Major project: Final thoughts

Out of the four options we were given for this semester’s major project (Option 1: Development of a curriculum-supported digital citizenship/literacy resource; Option 2: Personal journey into media; Option 3: Internet-based social activism project; and Option 4: Student-designed project), I decided to dive deeper into my personal journey into media (“option2”). I decided to take the courage and ask my 109 adult students about their most used apps, one educational and one social. I was afraid I would have to use Snapchat, and my fear became a reality.

I am not 100% sure of the reason why I did not want to use Snapchat, but I believe it was for the same reason I was not on Twitter before my first course with Dr. Coursos. When I started using the Internet, I knew nothing about digital identity and digital sociability. Like Jessie, I want to live more in the moment and have less unnecessary distractions.

For the assignment, I gave Snapchat a try. I tried to understand the purpose and functionalities of the app, but yet I was disappointed. Some days later, and after an interesting (and momentarily scary) experience, I realized what the main purpose of my experience with this major project was. I had a big aha moment when I understood that there is no value in experiencing what an app may offer, such as connectivity, collaboration, and independent learning, if we don’t discuss, first and foremost, the importance of responsibility and integrity.

Via Twitter

When my tweet showed up on a big screen during a very important event for our community, I could have damaged my own reputation and others’. It is no different when we share or post something on Snapchat. Our actions, private and public, matter. Our actions represent who we are and what we believe in.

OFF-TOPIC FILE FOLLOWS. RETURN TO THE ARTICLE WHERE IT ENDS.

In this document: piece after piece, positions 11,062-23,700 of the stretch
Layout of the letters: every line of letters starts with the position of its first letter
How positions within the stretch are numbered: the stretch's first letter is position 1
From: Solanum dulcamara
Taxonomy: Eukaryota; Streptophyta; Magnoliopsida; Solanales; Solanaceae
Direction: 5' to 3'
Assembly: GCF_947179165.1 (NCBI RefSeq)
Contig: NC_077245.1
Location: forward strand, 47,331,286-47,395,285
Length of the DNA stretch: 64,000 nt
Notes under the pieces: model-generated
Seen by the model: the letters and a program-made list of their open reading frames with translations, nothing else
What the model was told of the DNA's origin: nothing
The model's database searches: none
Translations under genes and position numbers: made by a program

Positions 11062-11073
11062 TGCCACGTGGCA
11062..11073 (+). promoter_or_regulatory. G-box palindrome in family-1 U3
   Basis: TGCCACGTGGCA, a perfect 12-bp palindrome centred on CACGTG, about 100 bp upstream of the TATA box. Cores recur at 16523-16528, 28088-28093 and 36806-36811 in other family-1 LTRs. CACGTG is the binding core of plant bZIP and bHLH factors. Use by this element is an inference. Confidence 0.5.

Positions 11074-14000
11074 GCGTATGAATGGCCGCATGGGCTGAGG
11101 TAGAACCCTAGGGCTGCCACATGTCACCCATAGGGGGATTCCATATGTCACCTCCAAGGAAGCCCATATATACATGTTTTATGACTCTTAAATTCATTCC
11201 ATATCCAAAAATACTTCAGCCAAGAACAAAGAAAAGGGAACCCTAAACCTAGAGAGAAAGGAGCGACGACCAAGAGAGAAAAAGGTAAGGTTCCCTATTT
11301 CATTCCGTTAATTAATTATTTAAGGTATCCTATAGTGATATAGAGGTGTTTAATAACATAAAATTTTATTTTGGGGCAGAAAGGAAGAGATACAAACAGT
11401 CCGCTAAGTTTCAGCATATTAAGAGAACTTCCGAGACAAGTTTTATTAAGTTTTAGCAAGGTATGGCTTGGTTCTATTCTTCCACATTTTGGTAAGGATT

This is why I decided to stop using Snapchat and have not even started analysing the U of R app (the educational app most used by my students). I decided to use my time to explore the development of integrity in the online world.

Even though I won’t have time to explore and share my findings on online integrity before this semester is over, I am certainly going to keep learning about teaching practices that foster integrity and responsibility. I had a short conversation with my 16-year old nephew about online integrity just some days ago. It was not the best approach, but it was a good start.

My goal moving forward is to create a lesson plan on the importance of integrity and spread the word among my adult students. On March 28, I gave a speech to a group of 74 high school students in Brazil, on the importance of integrity and honesty in achieving personal goals.

I believe integrity should become a popular word in every single family conversation at the dinner table, as it was when I was a teenager. Well, are families still gathering around the dinner table?

I am thankful for the turnaround of my major project and all the learnings attached to it!

As Mrs. Soto said, we need to have our own code and live by it.


Discussing online integrity with my 16-year old nephew

My (short) experience using Snapchat and my last blog post on my major project made me think even more about the role of integrity in education.

I spent some days with my family in Brazil at the end of the last month, and I decided to talk about integrity and the digital world with one of my nephews, who is 16. Our conversation started like this:

Continue reading “Discussing online integrity with my 16-year old nephew”

Your tweet is on the big screen!

In our last class, we discussed educators’ behaviours in public spaces and online relationships with the STF President Patrick Maze. I know some people may think the policies around online sharing, for educators, are too restricted, but I believe that the protection of the prestige of the profession must come first. I really enjoyed learning more about the teachers’ code of professional practice in Saskatchewan.

On the following day, I got this message from a friend:

Continue reading “Your tweet is on the big screen!”

Let’s have an honest conversation about (my experience with) Snapchat

I am not going to lie: I hesitated to download the Snapchat app; I did not like the app at all; I gave it a chance, more than once; and I made a conscious decision to avoid it completely over the past few days. However, Snapchat is more than the app I did not like; it is was part of my major project for the #eci832 course.

I just clicked “uninstall Snapchat”, on my phone screen, two seconds ago. Sorry, not sorry.

Image (modified): TeenSafe

Continue reading “Let’s have an honest conversation about (my experience with) Snapchat”